The name Awburn goes back to Wodonga’s early days when George Awburn Snr purchased land at Wodonga West about 1863, buying up several more allotments through into the next century. In 1900 he owned three allotments, 124 acres with a house on it, 77 acres and 207 acres freehold. In addition he leased another 133 acres.
A son, George Awburn Jnr had two shops in High Street south of St Augustine’s Church. One a grocery store the other a bakery. The bread and pastries were made by J. J. Arlette, a Frenchman, and his daughters, Tessie and Ona. Des Martin in his book A Tale of Twin Cities tells us the bakery ceased operating when the ovens got rope disease. This is caused by several strains of spore-forming bacilli which are resistant to heat.
In 1923 Awburn’s advertised his stock of groceries, crockery, glassware and tinware. In 1932 you could buy McIntyre’s MYOS, a household soap compound which cost two shillings and with which, using all your waste fat, you could make ten shillings worth of soap.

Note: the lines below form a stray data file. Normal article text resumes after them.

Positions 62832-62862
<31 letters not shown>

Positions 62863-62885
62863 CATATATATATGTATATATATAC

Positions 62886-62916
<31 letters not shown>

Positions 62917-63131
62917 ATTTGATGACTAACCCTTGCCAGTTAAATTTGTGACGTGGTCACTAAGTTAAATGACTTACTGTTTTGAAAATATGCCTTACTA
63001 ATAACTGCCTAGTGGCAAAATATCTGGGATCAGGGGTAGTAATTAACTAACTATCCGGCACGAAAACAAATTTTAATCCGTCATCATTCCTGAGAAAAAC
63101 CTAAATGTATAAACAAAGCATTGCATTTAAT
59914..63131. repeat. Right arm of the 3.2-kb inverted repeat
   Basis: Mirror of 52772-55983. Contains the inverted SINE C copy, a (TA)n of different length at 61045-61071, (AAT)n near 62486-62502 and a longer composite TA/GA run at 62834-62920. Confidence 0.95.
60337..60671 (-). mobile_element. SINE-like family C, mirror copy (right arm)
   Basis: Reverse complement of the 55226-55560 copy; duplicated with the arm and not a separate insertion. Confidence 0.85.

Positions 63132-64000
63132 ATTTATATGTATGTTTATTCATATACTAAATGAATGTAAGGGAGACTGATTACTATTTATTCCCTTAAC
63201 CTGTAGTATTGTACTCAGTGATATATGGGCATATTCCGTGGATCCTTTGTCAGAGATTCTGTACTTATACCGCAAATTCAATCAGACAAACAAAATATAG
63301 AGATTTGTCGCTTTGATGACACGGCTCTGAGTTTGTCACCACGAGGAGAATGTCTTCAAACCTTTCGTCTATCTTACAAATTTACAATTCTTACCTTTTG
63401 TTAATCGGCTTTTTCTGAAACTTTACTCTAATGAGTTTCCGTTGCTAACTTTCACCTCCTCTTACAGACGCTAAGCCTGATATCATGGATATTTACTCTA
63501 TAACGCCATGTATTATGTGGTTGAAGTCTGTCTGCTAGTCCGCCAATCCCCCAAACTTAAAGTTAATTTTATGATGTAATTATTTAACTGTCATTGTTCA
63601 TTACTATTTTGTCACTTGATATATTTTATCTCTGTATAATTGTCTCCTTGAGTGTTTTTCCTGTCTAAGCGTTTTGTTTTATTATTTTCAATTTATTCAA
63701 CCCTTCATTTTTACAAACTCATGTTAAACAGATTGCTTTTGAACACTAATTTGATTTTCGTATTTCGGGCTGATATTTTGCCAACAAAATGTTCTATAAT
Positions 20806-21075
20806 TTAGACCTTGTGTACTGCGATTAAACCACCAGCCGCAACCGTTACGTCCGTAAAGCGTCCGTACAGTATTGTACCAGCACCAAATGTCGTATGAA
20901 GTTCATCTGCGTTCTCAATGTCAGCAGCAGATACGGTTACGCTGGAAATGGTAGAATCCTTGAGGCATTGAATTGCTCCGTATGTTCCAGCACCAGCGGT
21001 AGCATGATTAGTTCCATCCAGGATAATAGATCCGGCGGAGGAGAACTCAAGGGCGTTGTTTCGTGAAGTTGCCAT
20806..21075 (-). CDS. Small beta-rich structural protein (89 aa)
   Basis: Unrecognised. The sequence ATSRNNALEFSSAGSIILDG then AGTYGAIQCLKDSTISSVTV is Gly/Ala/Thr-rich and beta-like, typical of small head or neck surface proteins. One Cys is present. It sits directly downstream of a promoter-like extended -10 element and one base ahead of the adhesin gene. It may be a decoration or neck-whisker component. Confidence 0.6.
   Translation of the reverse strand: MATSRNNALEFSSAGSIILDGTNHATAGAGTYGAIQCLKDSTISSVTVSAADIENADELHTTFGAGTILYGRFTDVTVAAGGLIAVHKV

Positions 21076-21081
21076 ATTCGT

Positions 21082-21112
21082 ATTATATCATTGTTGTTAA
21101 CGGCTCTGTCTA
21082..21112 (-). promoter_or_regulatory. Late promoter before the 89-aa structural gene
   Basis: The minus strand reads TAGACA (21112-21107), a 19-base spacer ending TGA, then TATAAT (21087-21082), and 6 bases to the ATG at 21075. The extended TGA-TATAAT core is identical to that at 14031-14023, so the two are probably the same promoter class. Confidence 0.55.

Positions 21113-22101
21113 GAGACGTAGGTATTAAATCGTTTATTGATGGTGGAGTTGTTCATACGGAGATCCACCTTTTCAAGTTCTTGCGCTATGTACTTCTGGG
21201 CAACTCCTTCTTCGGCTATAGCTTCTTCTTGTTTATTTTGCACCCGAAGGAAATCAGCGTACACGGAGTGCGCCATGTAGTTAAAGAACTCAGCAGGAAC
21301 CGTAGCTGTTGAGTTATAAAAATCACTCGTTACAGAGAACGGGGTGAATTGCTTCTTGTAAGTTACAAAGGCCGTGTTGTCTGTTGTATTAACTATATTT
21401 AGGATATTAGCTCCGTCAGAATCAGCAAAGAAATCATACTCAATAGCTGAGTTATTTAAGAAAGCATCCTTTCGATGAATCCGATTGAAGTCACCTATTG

In later years George Jnr’s son Arthur took over the grocery business.
George Jnr’s sister, Mary, never married. She was a tireless worker for her religion and charity.
George Jnr’s son Thomas was ordained to the priesthood in 1917. Fr. Awburn was appointed curate to the Wodonga Parish in 1919, after being in Bendigo. He concelebrated at his sister Eileen’s wedding in 1923 and various family weddings and funerals thereafter.
In 1942 Fr. Awburn celebrated the silver jubilee of his priesthood. From the Border Morning Mail June 1942 “Fr. Awburn is one of the most popular figures among all denominations in Wodonga. He was born to be a priest, but he started work as a messenger boy in the local post office. Later with his brother he joined the firm of Bartram’s long since gone out of business, as a commercial traveller.” He then went to St Patrick’s College, Ballarat, and to St Colombo’s in the Blue Mountains. He subsequently proceeded to Rome and studied at the Propaganda College and was ordained in 1917.